Monday, February 12, 2018

Another LOTR Read-Along: The Road to Isengard (TTT 3, 8)

This is one of those in-between chapters where I don't have a lot to say. Legolas and Gimli's reunion is quite funny, and I love their plan to show each other Fangorn and the Helm's Deep caverns when the war is over. And the reunion of Merry and Pippin with their would-be rescuers is always amusing.

Theoden says of the Ents that "the songs have come down among us out of strange places, and walk visible under the Sun" (p. 537). This seems to be a theme with the Rohirrim, that characters in songs or stories can come alive. A guard at Meduseld (was it Hama?) told Aragorn, "It seems that you are come on the wings of song out of the forgotten days" (p. 500), and Eomer started this whole theme by saying, "Dreams and legends spring to life out of the grass" (p. 423), while good old Eothain the Ever-Courteous scoffed, "Do we walk in legends or on the green earth in the daylight?" (p. 424) when Gimli said they were searching for Halflings. I wonder why this is such a repeated theme while we're in Rohan, but not with the Elves or in Gondor?

Okay, that's the first discussion question for this chapter.

Favorite Lines:

"These hobbits will sit on the edge of ruin and discuss the pleasures of the table, or the small doings of their fathers, grandfathers, and great-grandfathers, and remoter cousins to the ninth degree, if you encourage them with undue patience" (p. 545).

"For however the fortune of war shall go, may it not so end that much that was fair and wonderful shall pass for ever out of Middle-earth?" (p. 537)

Another Discussion Question:

As they approach Isengard, Gandalf and company pass a great pillar of the white hand (symbol of Saruman) that has had its nails painted red. Any theories on why they've been painted red, or by whom? I feel like this is supposed to symbolize something, or be significant, but I'm not sure what it's about.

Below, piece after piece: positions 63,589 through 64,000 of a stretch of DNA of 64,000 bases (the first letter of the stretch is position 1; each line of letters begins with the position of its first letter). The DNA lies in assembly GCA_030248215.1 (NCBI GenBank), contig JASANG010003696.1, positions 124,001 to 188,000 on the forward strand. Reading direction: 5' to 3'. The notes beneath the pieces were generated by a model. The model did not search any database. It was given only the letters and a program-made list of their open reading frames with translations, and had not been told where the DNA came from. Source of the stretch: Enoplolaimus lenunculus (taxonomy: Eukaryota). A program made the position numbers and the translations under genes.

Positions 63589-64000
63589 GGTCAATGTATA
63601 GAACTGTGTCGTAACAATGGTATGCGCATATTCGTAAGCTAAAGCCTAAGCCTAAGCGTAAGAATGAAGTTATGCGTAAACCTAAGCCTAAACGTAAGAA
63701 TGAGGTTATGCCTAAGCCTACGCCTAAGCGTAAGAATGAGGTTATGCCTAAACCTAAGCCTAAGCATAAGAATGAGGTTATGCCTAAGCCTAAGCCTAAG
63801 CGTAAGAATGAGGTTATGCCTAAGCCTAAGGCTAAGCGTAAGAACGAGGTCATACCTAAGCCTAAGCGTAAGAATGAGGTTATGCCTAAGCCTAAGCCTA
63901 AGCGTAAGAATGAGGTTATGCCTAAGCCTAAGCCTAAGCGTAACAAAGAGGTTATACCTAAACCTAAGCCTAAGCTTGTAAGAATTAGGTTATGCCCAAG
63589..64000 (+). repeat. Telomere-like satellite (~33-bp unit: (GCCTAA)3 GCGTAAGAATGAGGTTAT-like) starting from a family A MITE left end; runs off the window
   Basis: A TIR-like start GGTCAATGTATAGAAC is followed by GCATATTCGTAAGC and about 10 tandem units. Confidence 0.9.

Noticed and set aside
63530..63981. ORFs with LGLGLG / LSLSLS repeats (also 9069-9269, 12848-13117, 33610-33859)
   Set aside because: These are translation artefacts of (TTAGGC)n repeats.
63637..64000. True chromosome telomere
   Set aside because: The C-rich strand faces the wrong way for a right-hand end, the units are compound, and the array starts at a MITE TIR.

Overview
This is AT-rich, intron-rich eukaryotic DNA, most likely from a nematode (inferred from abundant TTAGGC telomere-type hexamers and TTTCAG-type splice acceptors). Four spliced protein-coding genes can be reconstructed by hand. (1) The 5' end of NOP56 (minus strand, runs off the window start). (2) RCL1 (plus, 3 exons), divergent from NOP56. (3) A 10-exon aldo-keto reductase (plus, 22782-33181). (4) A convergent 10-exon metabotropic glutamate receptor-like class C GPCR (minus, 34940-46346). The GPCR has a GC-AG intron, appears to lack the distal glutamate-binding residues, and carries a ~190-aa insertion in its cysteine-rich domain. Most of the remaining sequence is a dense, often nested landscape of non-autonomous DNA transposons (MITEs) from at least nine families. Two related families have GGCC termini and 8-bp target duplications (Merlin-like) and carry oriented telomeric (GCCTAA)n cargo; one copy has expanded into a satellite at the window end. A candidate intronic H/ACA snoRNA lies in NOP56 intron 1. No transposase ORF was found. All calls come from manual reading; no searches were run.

1. I've often wondered how long Saruman has used the white hand as his symbol. I mean, if he used it while he was still a noble character, (much like his robes are white), perhaps this painting of the nails symbolizes the blood he now has on his hands. As for who might have painted it, I don't have any solid theories.

    Regarding the first question, I think the Rohirrim are much more like "normal" people. They don't have much contact with the legends of old, or the storied history of Gondor. Nor do they have the long lives of the elves, where they might have been present for the rise and fall of Sauron. I think it's one reason I love Rohan so much; I feel like I could show up there and live a fairly normal life. The people are very practical and down to earth.

    1. RM, OH WOW! I LOVE that idea, that the red nails symbolize the blood he has on his hands now. That is brilliant. I think you nailed that one. I hadn't even considered that.

      And yes, I love the people of Rohan for their normality, as it were. It's where I would like to live too!

    2. Haha..."Nailed"it. (Sorry; I can't resist a good pun.)

    3. I'm married to a punster, so I will just smile and roll my eyes in a friendly way :-)


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